In Rome alone, a million or more demand no invasion of Iraq. The marches, mostly peaceful, are called the largest antiwar protest since the Vietnam War.
Compiled from Times wires
© St. Petersburg Times, published February 16, 2003
Several million demonstrators took to the streets of cities on five continents Saturday in a vast wave of mostly peaceful protests against the prospect of a U.S.-led war against Iraq.
Organizers called it the biggest antiwar protest since the Vietnam War.
The largest rallies were in London, Rome, Berlin and Paris -- the heart of Western Europe -- where the generally peaceful demonstrations illustrated the breadth of opposition to U.S. policies among traditional allies. But there were also protests in dozens of other cities, from Canberra, Australia, to Oslo, Norway, and from Cape Town, South Africa, to Damascus, Syria, in an extraordinary display of global coordination.
Rome claimed the biggest turnout: 1-million, according to police, while organizers claimed three times that figure.
In London, at least 750,000 people demonstrated in what police called the city's largest demonstration ever. In Spain, organizers said 2-million people turned out at antiwar rallies in about 55 cities and towns across the country, with more than 500,000 each attending rallies in Madrid and Barcelona.
Some leaders in German Chancellor Gerhard Schroeder's government participated in the Berlin protest, which turned the tree-lined boulevard between the Brandenburg Gate and the 19th century Victory Column into a sea of banners, balloons emblazoned with "No war in Iraq" and demonstrators swaying to live music. Police estimated the crowd at between 300,000 and 500,000.
More than 70,000 people marched in Amsterdam in the largest Netherlands demonstration since antinuclear rallies in the 1980s. Paris was estimated to have had about 100,000 on the streets.
About 80,000 marched in Dublin, Irish police said. Crowds were estimated at 40,000 in Bern, Switzerland; 30,000 in Glasgow, Scotland; 25,000 in Copenhagen, Denmark; 15,000 in Vienna; more than 20,000 in Montreal and 15,000 in Toronto; 5,000 in Cape Town and 4,000 in Johannesburg in South Africa; 5,000 in Tokyo; and 2,000 in Dhaka, Bangladesh.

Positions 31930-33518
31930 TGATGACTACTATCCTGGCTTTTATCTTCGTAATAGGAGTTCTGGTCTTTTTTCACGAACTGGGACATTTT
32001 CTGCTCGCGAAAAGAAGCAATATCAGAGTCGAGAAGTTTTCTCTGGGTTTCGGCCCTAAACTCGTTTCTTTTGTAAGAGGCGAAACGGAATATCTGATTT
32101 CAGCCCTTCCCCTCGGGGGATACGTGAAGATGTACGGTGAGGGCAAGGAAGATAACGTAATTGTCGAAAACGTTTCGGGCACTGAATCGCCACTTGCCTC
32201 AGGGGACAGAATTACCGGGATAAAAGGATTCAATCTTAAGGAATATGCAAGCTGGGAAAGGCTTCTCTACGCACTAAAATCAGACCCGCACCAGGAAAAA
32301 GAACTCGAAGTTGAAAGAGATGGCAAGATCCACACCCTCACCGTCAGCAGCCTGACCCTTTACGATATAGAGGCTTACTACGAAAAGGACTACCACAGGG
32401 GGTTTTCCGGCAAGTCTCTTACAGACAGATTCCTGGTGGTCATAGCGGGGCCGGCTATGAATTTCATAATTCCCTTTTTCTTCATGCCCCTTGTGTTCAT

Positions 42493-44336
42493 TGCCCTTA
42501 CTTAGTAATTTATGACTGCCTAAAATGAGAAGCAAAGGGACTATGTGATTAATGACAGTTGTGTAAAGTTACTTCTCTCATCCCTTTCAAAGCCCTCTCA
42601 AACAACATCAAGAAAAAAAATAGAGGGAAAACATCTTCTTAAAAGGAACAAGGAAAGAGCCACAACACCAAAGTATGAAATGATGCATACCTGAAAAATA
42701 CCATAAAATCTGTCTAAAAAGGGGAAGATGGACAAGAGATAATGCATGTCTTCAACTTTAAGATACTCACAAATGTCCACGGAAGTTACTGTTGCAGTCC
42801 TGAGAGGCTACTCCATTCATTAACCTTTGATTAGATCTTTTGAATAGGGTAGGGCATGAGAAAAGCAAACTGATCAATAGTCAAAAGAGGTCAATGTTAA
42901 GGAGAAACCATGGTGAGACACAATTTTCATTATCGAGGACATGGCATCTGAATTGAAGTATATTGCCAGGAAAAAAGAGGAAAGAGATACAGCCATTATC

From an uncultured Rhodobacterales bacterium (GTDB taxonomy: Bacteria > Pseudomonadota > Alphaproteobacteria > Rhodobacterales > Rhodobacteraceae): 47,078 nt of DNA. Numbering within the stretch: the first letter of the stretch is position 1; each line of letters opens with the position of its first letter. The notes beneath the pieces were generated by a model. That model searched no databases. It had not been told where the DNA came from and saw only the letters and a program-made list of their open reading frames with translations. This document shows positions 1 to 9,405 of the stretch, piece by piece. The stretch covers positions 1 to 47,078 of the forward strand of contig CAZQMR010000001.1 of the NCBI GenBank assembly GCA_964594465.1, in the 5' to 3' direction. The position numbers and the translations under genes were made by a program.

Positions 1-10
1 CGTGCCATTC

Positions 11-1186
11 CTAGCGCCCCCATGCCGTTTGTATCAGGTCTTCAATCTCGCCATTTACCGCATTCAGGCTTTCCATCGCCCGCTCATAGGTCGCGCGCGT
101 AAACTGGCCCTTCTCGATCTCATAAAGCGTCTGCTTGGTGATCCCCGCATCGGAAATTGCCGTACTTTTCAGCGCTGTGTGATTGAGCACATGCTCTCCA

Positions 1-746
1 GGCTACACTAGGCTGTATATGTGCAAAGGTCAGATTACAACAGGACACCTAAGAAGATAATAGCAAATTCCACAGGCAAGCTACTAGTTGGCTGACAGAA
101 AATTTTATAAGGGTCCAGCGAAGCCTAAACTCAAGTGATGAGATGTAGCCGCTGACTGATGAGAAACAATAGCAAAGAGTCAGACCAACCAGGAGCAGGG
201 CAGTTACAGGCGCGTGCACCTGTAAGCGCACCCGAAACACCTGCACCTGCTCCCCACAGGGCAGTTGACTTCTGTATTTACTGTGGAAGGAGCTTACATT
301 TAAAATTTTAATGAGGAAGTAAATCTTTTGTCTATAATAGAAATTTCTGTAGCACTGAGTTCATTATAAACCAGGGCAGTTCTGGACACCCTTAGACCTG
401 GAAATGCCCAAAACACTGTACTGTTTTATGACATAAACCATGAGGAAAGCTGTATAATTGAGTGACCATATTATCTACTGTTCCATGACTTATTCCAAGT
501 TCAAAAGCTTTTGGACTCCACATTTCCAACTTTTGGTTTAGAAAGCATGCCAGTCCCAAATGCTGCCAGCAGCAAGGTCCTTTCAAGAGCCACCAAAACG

In New York, rally organizers estimated the crowd at up to 500,000 people. City police provided no estimate of the crowd, which stretched 20 blocks deep and two blocks wide.
Protesters were joined by several celebrities, including Bishop Desmond Tutu of South Africa, the folk singer Pete Seeger and the actors Danny Glover, Susan Sarandon and Harry Belafonte. American flags and other symbols of patriotism waved in the crowds.
"Peace! Peace! Peace!" Tutu said while leading an ecumenical service near U.N. headquarters. "Let America listen to the rest of the world -- and the rest of the world is saying, 'Give the inspectors time.' "
Martin Luther King III told the crowd, "Just because you have the biggest gun does not mean you must use it."
There were similar though smaller demonstrations in Philadelphia, Chicago, Seattle, San Diego, Miami, Detroit, Milwaukee and scores of other American cities, organized under the umbrella of United for Peace and Justice, a coalition of 120 organizations.
No large protests were reported in the immediate Tampa Bay area Saturday. Roughly 1,000 people attended an antiwar demonstration at Sarasota's Bayfront Park, and a handful of antiwar demonstrators staged a protest in downtown Clearwater.
In Tampa, near MacDill Air Force Base, a small group of demonstrators voiced support for military action in Iraq.
In Spring Hill, dozens of antiwar and promilitary protesters held opposing demonstrations on opposite sides of U.S. 19, waving signs and chanting slogans.
Protests unfolded in more than 350 cities around the world -- some drawing hundreds of thousands, others only a few hundred -- and for the most part the dissents were peaceful. The police in Athens, Greece, fired tear gas and clashed with demonstrators who threw a gasoline bomb, but no serious injuries were reported.
The demonstrations were the culmination of a global campaign that has been building for weeks in opposition to the growing threat of war, with thousands marching, rallying, signing petitions, raising money, publishing articles and using the Internet to enlist a diverse coalition of citizens and celebrities.
Unlike the stereotypically scruffy, pot-smoking, flag-burning anarchists of the Vietnam era, Saturday's protesters came from across the social and political spectrum: students, middle-aged couples, families with small children, older people who had marched for civil rights, and labor, environmental, religious, business and civic organizations.
-- Times staff writer Mike Brassfield contributed to this report, which used information from the New York Times, Associated Press and Washington Post was used in this report.